When teachers leave midyear, instructional teacher-leadership keeps classes strong

I recently sat down to talk with my principal about why the multi-classroom leader role has proved so crucial when midyear turnover leaves a teaching team short, or with a long-term substitute.

My journey in education began in 2009 when I joined Teach for America and was placed in Charlotte as a seventh-grade math teacher. In 2011, I left teaching to go to graduate school in Boston for social work, but soon realized how much I missed teaching—so by February 2012, I was back at my old school. The next year, I joined Ranson IB Middle School as a math teacher, just as Project L.I.F.T (Leadership & Investment For Transformation) began. This new learning community of traditionally low-performing schools within Charlotte Mecklenburg Schools aimed to recruit and retain excellent teachers, increase access to technology, and increase in-school and out-of-school opportunities with the help of donor funding.

Now under the leadership of Principal Erica Jordan-Thomas, Ranson is in its fourth year as an Opportunity Culture school, and I am a multi-classroom leader (MCL) for a three-teacher team. We MCLs wear many hats every day—we coach our team teachers using the Real-Time Teacher Coaching method from CT3 that involves live coaching through walkie-talkies, analyze assessment data, pull small groups, and plan lessons. At this high-needs school, we’re successful in large part because of the support and professional development we MCLs get from Ms. Jordan-Thomas in our weekly meetings as the instructional leadership team.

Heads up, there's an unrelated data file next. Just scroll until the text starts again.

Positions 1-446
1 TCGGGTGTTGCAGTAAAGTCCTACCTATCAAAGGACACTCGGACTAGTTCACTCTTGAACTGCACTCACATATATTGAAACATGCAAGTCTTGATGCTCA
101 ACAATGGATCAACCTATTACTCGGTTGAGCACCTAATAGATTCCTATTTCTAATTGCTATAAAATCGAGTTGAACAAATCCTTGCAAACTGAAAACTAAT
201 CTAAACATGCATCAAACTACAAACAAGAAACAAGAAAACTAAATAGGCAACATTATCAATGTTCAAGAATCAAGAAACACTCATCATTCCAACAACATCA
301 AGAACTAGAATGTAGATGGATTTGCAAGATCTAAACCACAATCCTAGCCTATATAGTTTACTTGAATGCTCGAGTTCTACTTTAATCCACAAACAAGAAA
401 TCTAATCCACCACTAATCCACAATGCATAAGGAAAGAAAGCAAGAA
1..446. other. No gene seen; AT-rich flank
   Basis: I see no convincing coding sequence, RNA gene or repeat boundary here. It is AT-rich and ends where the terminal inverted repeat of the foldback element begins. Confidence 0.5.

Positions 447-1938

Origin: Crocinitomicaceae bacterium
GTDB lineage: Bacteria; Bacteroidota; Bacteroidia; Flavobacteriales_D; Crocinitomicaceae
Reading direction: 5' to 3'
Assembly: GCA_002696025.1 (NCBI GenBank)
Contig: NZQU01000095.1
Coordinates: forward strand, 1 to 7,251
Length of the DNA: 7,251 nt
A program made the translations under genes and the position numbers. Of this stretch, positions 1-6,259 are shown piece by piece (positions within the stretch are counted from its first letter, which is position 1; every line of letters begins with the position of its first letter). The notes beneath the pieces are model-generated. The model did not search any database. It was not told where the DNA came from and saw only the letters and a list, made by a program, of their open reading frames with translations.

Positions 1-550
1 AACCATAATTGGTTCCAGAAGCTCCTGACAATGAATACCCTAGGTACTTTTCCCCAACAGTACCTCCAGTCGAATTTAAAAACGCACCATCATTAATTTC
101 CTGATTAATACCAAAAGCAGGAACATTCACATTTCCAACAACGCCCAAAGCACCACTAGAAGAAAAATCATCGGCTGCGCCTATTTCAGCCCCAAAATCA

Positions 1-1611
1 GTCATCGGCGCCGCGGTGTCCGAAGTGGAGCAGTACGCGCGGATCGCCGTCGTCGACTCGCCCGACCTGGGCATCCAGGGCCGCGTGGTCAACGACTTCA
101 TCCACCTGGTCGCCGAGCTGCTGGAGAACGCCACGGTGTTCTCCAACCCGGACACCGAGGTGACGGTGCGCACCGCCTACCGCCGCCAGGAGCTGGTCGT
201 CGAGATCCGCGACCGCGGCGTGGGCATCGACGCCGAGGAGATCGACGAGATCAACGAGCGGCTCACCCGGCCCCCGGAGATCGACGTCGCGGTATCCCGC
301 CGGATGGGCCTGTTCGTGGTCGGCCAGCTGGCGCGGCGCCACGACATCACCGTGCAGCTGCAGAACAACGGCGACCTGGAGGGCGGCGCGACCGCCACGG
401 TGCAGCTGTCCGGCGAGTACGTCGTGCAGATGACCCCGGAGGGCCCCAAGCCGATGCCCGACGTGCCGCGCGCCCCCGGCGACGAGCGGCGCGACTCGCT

At Ranson, Opportunity Culture has helped us retain more teachers and filled most or all openings before the school year. However, as in all schools, sometimes the school must hire long-term substitutes when a teacher leaves midyear or takes extended leave. Here’s an edited and condensed version of our talk. For more, see a video of our conversation below.

About the author

Molly Whelan is the MCL1 for eighth-grade math at Ranson IB Middle School in Charlotte, where she leads a team of three teachers and takes formal accountability for the learning of all students in the team. Whelan has led her teaching team to exceed growth each year, with an average of 300 students per year.

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